Why should you go for a separate moisturizer at night when you can use your day moisturizer? The answer is you probably do not need a different night cream if your goal is only to provide hydration. But suppose you are looking to target specific conditions like wrinkles and hyperpigmentation. In that case, certain effective ingredients like retinoids, kojic acid, Vitamin C should be ideally used at night to avoid photosensitivity. Our skin repairs itself (self-repair) while we are sleeping at night - that is how our bodies are balanced by nature. Therefore supplementing the body with external ingredients that will help repair the cells and boost collagen production is the idea behind night creams.
Ideally, our skin cells replace themselves every 27 days. As we age, our cell turnover ratio slows, and because of accumulated dead skin cells on the surface, our complexion looks dull and pores clogged. Exfoliation here comes to the rescue by shedding the dead skin cells and cleansing the pores. Now exfoliation is of two types: physical (like those walnut scrubbing creams) and chemical exfoliation (where a skin-friendly acid is used to dissolve the bond between dead skin cells). Most dermatologists agree that chemical exfoliation is the best way to exfoliate because it is safer than physical exfoliation and super effective. Now you must be wondering how chemicals and acids can be safe for your skin? Broaden up your horizon because everything around us is made of chemicals. The lemonade you drink has citric acid, the Vitamin C you consume is ascorbic acid, and so on. You must understand that not everything that says natural is better, and not everything that tells the chemical is bad. Science and nature can come together to bring us the best of both worlds.
Exfoliate once a week. Exfoliating ingredients like lactic acid (the mildest AHA) help in surface exfoliation of dead skin cells and deep cleanses the pores by penetrating the skin, reducing hyperpigmentation, boosts collagen production and the best part is that lactic acid is the only AHA that provides hydration. Other exfoliating ingredients are glycolic acid, salicylic acid, poly hydroxy acids, etc. Before choosing a chemical exfoliant, always consult your dermatologist.
Those with sensitive skin should avoid glycolic acid as the molecules are too small, and it penetrates quite fast into the skin and causes irritation. Never skip the sunscreen, especially when using chemical exfoliants, as the newly revealed skin cells are susceptible to sun damage.
7. Eye Cream:
Honestly, you do not need separate eye creams because if you look at the ingredients, most of them are similar to your face moisturizer (and your facial moisturizer eventually travels to your eye contour area). Therefore dermatologists agree that you can use your regular face moisturizer in your eye contour area. Still, you want to make sure they are fragrance-free as the sensitive skin around the eye may get easily irritated from fragrance.
However, if you like the idea of using a separate moisturizer for the eye area, look for ingredients like antioxidants, hyaluronic acid, peptides, Vitamin E to repair the skin around the eye along with hydration.
If you are following the above skincare routine religiously, face masks are not necessary. But it is alright to show some TLC once a week with a face mask (clay, cream/sheet, whichever you prefer). Clay masks are great for pulling out toxins and grime from the pore. The best part about face masks is that you can use one according to your skin needs that day - a hydrating mask, a purifying mask, an exfoliating mask, etc.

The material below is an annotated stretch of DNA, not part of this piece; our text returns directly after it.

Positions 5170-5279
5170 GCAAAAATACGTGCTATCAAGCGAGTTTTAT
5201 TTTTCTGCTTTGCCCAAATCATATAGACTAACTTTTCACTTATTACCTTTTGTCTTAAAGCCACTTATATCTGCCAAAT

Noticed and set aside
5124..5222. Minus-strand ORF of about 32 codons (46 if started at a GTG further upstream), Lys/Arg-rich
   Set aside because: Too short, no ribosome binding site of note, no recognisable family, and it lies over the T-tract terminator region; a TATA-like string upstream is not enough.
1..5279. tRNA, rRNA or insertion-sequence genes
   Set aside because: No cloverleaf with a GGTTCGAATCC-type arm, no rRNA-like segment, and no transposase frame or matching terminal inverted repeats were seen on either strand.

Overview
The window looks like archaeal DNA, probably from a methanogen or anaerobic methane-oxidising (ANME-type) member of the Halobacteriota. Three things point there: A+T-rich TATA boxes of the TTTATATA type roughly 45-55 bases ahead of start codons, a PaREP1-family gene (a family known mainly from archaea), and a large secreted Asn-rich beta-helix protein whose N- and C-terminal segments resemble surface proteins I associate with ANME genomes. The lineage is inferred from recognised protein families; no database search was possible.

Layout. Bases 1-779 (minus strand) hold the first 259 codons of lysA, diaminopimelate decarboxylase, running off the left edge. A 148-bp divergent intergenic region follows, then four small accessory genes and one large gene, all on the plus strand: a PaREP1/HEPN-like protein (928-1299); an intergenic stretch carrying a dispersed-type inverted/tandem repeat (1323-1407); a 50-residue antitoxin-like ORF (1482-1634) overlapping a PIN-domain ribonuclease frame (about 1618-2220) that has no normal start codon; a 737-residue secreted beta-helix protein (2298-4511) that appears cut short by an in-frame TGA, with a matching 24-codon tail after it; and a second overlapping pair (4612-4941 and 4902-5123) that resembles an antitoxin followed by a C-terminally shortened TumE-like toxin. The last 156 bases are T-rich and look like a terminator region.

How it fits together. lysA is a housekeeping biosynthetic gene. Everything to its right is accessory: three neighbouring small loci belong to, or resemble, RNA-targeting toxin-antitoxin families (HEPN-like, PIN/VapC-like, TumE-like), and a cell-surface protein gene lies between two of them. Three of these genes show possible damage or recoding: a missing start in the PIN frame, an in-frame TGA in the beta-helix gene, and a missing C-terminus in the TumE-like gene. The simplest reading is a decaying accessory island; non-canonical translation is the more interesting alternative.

We suggest multitasking. Use a purifying mask around the T-zone to pull out excess oil and clean the pores. Use a hydrating/nourishing mask on the cheeks. K-Beauty introduced us to sheet masks, and we have never looked back since. They are great because they come in various options and deliver several skin-nourishing ingredients at a go, leaving the skin incredibly nourished. But let’s be practical the effects will wear off, and therefore you must stick to your regular skincare routine.
9. Body Cream:
All this while, we have been going on and on about taking care of your facial skin and slowing down the signs of aging. But signs of aging shows first in the body skin, especially the hands, neck, and elbows. Therefore always moisturize your body skin right after your face.
The best way to moisturize the skin is right after you step out of the shower when the skin is still damp. For the elbows, knees, and heels, where the skin is much thicker than the rest of the body, use keratolytic creams to soften the area.
Make sure you wash your hands later because you don’t want to put keratolytic creams on the face as such creams are designed to loosen and exfoliate the skin.
Last but not least, pay attention to your diet. Healthy and beautiful skin ultimately comes from the inside. Therefore cut down on refined flours, sugary diet, and junk food that wreaks havoc on skin. There is a term in science called glycation, which means the sugar from your diet cross-links the collagen in the body, and you know collagen is what gives elasticity and firmness to your skin and joints. Eat a diet rich in antioxidants, essential vitamins like A, B, C, D, minerals like iron, zinc, magnesium, etc. to have that covered lit from within the glow.